The Misconceived Culture of Bluefin Tuna in Japan
The Japanese eat 80 percent of the world’s Atlantic bluefin tuna. Although there are many who claim the Japanese have had a long history and culture of eating bluefin tuna, this is not actually the case. Co-owner of the internationally acclaimed Nobu restaurant chain, Ritchie Notar, wrote, “We find ourselves in a precarious situation. We are dealing with thousands of years of cultural customs. The Japanese have relied on tuna as part of their culture and history for centuries.” However, before 1800, Japanese sushi did not exist and it was not until the 1970s that bluefin tuna became a sought after delicacy. Michio Murata writes “Fish with red flesh tended to spoil quickly and develop a noticeable stench, so in the days before refrigeration the Japanese aristocracy despised them, and this attitude was adopted by the citizens of Tokyo.” Other types of tuna sushi were popular by the 1930s including the yellowfin tuna but bluefin was not as popular.
Before the 1960s the Japanese had little interest in eating bluefin tuna and would pay just pennies per pound to use it for cat food. Now, a single bluefin tuna can sell for over a million dollars. Bluefin tunas were considered a sport fish and were sent to landfills or mashed into pet food after being caught. However, by the early 1970s, beef became more popular in Japan, and with that came a new appreciation for strong flavors and darker meat. Beef is a fatty meat which helped draw the Japanese to enjoy the bluefin’s fatty belly. Additionally, cargo planes bought cheap bluefin tuna from New England dishing docks and sold it in Japan for thousands of dollars. According to Trevor Corson, author of The Story of Sushi, “Bluefin tuna is an amazing example of something we have been made to think is an authentic Japanese tradition. Really it was a marketing scheme of the Japanese airline industry.” Sport fishermen began purchasing commercial licenses and sold what they caught to the Japanese sushi market. Soon after, the United States began acquiring its own taste for bluefin tuna and by the 1990s it had become a highly sought after delicacy around the world. The fact that tuna had not become a common part of the Japanese diet until the modern era is irrelevant when looking at the contemporary demand for the product. Local mystifications for the surging popularity of the fish surround Japanese culture. Whether it is the tuna’s red appearance on a bed of white rice, thus creating the image of the Japanese national flag, or the fact that the tuna is called the “samurai fish” for its fighting spirt, there is a strategic essentialism that is embedded in the culinary culture of a nation that is crazy for Tuna. It is this culture that drives the tuna elite to spend top dollar on prime Bluefin. In Japan, the first bluefin tuna sold at auction each year can sell for hundreds of thousands to over a million dollars.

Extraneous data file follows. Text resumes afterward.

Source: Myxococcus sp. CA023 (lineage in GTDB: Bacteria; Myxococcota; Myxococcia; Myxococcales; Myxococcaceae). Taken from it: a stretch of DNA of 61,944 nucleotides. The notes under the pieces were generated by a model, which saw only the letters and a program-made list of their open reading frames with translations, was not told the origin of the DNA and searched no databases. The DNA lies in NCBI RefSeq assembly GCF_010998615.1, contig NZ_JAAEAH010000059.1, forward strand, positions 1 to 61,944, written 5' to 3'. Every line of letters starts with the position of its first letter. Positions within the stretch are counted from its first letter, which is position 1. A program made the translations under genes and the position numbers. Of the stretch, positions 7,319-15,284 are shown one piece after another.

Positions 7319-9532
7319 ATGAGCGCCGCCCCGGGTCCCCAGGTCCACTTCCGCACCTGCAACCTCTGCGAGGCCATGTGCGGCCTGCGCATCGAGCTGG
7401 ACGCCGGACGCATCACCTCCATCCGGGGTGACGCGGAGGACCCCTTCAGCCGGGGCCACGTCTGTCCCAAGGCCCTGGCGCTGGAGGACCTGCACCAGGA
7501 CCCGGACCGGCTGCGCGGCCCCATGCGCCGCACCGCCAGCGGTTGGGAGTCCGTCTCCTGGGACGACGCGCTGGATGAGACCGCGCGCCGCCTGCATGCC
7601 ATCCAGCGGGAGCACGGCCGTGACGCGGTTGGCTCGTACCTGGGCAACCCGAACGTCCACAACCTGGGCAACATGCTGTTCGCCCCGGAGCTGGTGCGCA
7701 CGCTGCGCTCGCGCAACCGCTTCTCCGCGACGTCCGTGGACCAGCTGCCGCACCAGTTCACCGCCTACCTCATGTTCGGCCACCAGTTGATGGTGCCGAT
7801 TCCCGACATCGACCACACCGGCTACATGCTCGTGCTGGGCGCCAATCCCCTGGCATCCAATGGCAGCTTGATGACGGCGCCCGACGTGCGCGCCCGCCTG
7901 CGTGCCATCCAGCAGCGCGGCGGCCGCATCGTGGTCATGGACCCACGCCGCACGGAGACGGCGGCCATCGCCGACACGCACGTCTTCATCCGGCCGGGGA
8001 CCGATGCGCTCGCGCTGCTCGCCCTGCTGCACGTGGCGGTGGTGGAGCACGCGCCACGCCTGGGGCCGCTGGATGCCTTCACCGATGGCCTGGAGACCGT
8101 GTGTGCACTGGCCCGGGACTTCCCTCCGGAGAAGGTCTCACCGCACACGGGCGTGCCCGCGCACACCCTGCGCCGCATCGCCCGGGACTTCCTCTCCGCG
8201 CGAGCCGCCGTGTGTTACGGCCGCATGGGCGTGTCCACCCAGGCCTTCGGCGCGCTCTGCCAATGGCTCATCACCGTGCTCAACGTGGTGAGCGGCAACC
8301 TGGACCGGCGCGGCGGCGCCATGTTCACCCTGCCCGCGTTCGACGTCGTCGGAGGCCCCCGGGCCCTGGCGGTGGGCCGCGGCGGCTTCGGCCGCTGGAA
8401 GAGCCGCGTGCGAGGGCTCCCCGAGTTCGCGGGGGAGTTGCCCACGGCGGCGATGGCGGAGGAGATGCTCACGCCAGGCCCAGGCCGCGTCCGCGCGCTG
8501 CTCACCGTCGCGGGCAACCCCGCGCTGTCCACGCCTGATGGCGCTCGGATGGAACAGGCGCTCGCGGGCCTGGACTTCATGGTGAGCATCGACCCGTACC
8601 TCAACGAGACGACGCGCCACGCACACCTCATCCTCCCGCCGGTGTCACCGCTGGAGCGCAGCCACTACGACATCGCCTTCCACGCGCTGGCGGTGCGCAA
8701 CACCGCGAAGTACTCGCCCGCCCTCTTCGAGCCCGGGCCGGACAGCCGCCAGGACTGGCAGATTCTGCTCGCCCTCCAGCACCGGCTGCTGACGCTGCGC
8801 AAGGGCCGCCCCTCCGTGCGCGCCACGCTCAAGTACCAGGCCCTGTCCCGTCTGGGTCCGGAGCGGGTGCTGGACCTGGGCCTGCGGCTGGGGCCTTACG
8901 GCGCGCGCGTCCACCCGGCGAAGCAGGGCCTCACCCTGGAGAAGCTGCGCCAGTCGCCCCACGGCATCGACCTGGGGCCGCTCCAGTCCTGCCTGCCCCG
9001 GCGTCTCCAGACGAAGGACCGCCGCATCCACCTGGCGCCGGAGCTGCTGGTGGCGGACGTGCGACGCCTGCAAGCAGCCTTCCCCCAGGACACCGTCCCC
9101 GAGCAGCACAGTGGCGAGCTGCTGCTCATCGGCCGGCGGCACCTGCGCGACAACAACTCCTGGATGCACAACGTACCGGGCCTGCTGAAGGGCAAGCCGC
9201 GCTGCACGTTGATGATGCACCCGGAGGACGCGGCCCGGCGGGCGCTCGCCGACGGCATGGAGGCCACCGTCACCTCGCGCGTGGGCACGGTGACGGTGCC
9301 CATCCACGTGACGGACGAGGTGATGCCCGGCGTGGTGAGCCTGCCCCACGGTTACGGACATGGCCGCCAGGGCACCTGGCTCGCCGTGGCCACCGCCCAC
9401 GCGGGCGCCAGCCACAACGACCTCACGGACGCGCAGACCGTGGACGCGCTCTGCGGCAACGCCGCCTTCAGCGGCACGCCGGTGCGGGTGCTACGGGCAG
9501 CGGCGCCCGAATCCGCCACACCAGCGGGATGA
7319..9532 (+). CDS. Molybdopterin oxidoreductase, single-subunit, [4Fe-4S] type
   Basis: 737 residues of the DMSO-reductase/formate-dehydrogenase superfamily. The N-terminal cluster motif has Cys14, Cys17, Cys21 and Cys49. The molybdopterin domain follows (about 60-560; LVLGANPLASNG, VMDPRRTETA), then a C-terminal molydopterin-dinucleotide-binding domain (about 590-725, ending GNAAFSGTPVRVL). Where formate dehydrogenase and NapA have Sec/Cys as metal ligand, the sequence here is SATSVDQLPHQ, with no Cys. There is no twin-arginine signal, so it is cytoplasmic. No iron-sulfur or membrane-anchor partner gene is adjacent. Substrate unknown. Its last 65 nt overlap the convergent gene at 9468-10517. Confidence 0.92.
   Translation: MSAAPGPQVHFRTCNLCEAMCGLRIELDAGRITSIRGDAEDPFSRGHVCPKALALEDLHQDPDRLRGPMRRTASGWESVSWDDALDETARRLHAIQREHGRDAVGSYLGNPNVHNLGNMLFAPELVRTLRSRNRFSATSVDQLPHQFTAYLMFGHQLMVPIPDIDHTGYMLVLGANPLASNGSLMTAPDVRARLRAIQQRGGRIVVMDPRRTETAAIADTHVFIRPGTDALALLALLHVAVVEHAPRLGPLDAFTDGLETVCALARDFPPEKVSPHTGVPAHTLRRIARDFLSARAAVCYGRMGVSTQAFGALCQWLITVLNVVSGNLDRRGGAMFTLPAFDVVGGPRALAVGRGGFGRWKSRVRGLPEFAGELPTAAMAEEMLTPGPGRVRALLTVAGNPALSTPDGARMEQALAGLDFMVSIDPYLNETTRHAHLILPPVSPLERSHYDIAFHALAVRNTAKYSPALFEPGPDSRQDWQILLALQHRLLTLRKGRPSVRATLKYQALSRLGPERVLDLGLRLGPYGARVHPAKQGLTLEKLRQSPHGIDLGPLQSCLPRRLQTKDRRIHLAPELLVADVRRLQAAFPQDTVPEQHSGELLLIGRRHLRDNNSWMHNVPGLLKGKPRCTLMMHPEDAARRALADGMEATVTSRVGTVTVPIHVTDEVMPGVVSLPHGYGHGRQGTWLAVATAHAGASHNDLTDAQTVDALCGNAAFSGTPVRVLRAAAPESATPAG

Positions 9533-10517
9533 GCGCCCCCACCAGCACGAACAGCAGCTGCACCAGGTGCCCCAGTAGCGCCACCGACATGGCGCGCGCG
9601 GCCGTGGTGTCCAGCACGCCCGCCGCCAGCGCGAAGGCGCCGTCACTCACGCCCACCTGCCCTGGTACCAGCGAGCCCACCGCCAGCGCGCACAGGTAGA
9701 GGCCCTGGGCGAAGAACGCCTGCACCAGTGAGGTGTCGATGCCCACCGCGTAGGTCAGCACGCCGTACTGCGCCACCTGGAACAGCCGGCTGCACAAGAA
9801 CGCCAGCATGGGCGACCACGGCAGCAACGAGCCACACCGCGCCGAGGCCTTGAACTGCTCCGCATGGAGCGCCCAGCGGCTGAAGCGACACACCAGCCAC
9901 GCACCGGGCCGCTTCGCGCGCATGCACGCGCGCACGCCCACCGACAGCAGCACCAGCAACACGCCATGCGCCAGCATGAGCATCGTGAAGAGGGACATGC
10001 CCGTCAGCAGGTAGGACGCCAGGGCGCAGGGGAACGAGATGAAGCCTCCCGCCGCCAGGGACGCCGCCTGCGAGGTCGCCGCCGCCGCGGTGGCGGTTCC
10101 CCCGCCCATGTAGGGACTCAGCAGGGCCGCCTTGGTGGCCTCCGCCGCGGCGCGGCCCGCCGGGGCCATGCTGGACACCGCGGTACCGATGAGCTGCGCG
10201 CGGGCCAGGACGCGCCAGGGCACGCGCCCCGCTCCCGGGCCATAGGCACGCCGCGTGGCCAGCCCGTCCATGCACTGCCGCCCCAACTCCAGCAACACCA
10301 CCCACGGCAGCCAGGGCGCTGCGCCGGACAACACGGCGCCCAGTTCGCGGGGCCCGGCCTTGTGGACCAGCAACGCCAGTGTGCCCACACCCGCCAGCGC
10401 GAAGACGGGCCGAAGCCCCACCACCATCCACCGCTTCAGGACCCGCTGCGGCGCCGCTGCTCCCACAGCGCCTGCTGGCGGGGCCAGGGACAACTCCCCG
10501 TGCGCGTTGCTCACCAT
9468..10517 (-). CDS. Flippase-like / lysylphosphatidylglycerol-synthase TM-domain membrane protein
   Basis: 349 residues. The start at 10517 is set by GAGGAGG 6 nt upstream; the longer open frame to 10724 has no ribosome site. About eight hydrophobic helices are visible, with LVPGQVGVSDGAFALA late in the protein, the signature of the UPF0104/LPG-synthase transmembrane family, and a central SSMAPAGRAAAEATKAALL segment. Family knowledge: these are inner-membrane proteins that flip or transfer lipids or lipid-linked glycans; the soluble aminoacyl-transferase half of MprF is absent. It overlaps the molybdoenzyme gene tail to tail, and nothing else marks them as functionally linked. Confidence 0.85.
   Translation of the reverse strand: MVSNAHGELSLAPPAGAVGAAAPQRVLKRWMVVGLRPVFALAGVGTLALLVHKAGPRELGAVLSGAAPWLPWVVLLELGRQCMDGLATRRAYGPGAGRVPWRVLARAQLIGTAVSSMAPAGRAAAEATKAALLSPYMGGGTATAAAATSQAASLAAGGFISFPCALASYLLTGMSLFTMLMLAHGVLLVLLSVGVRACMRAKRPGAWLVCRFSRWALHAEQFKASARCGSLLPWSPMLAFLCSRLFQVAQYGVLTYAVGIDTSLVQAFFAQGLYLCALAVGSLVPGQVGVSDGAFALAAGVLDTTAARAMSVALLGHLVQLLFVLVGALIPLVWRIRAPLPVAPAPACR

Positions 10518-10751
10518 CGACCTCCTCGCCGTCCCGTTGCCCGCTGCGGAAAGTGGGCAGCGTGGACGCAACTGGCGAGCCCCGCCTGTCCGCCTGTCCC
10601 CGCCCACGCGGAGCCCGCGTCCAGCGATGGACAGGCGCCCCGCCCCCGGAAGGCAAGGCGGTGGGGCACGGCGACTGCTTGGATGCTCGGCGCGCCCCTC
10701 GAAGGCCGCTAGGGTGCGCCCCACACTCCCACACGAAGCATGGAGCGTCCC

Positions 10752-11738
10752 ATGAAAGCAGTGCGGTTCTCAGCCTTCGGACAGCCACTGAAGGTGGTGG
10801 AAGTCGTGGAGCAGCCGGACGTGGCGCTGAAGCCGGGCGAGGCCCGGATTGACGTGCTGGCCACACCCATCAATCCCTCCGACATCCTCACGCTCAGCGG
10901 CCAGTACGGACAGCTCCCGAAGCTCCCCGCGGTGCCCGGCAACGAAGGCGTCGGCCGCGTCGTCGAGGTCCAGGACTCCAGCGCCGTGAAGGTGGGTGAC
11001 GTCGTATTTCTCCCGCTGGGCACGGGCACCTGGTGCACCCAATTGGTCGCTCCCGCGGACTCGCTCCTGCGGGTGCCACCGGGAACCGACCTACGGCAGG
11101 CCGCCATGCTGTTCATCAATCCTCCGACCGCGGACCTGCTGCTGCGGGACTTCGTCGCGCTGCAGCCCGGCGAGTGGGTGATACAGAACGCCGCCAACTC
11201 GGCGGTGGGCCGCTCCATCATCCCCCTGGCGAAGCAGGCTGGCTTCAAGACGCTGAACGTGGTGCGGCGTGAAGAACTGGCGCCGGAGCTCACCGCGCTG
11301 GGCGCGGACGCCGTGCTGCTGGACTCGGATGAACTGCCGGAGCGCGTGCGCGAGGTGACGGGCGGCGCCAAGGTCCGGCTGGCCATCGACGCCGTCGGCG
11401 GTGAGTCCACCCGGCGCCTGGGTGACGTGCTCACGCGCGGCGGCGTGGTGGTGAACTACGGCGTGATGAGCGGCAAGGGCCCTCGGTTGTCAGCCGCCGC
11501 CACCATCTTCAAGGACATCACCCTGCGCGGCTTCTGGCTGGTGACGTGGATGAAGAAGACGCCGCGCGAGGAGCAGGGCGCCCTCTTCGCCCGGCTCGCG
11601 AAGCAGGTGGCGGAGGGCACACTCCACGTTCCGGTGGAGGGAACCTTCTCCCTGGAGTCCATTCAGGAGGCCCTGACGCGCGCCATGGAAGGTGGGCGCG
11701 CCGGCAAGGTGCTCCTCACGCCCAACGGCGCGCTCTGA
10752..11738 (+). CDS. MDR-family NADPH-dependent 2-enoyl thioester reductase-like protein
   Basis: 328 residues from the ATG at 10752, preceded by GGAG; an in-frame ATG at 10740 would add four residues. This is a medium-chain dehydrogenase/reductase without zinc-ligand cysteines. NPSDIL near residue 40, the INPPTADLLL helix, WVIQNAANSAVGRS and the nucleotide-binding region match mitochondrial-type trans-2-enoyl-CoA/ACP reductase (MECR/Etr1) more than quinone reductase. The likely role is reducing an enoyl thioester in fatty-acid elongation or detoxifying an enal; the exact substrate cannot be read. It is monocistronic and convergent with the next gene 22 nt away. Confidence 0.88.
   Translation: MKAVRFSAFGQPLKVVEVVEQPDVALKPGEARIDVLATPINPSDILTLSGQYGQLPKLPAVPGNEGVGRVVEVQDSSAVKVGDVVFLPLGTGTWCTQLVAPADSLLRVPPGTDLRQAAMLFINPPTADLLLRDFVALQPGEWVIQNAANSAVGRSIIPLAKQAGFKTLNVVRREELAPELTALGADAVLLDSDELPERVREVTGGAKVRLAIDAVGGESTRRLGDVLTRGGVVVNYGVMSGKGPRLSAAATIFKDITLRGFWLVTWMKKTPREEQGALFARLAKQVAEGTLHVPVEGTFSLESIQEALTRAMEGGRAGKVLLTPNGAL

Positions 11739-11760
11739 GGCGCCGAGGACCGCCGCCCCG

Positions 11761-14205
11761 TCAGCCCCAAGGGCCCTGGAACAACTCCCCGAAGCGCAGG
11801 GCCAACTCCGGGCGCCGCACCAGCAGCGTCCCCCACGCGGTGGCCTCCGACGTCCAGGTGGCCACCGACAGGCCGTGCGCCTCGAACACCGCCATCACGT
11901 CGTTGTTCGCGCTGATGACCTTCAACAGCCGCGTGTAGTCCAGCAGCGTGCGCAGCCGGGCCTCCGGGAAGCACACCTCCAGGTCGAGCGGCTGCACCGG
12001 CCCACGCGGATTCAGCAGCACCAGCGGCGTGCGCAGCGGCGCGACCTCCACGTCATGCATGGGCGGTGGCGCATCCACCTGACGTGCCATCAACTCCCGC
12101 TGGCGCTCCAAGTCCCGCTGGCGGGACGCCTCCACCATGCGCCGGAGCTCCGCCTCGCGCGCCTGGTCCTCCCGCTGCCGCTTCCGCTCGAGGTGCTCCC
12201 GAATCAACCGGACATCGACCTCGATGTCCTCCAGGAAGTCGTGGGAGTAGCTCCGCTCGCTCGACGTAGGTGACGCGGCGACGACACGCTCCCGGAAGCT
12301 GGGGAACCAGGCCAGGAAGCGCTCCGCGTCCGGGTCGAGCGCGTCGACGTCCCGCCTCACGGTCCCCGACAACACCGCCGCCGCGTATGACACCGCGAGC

Although the culture of bluefin tuna does not date back far in Japanese history, the species does have an impact on today’s consumers. Conservation groups have organized “save the bluefin” campaigns but none have seemed to influence Japanese consumers. However, it seems that since the Japanese have adopted this new diet for bluefin tuna within the last half century they can alter their diet again to a more sustainable one.
Andrew Born is a sophomore at Davidson College. He is majoring in political science and is a member of the baseball team. In his free time he enjoys hiking, fishing, and working out. After college he hopes to join the Marine Corps.
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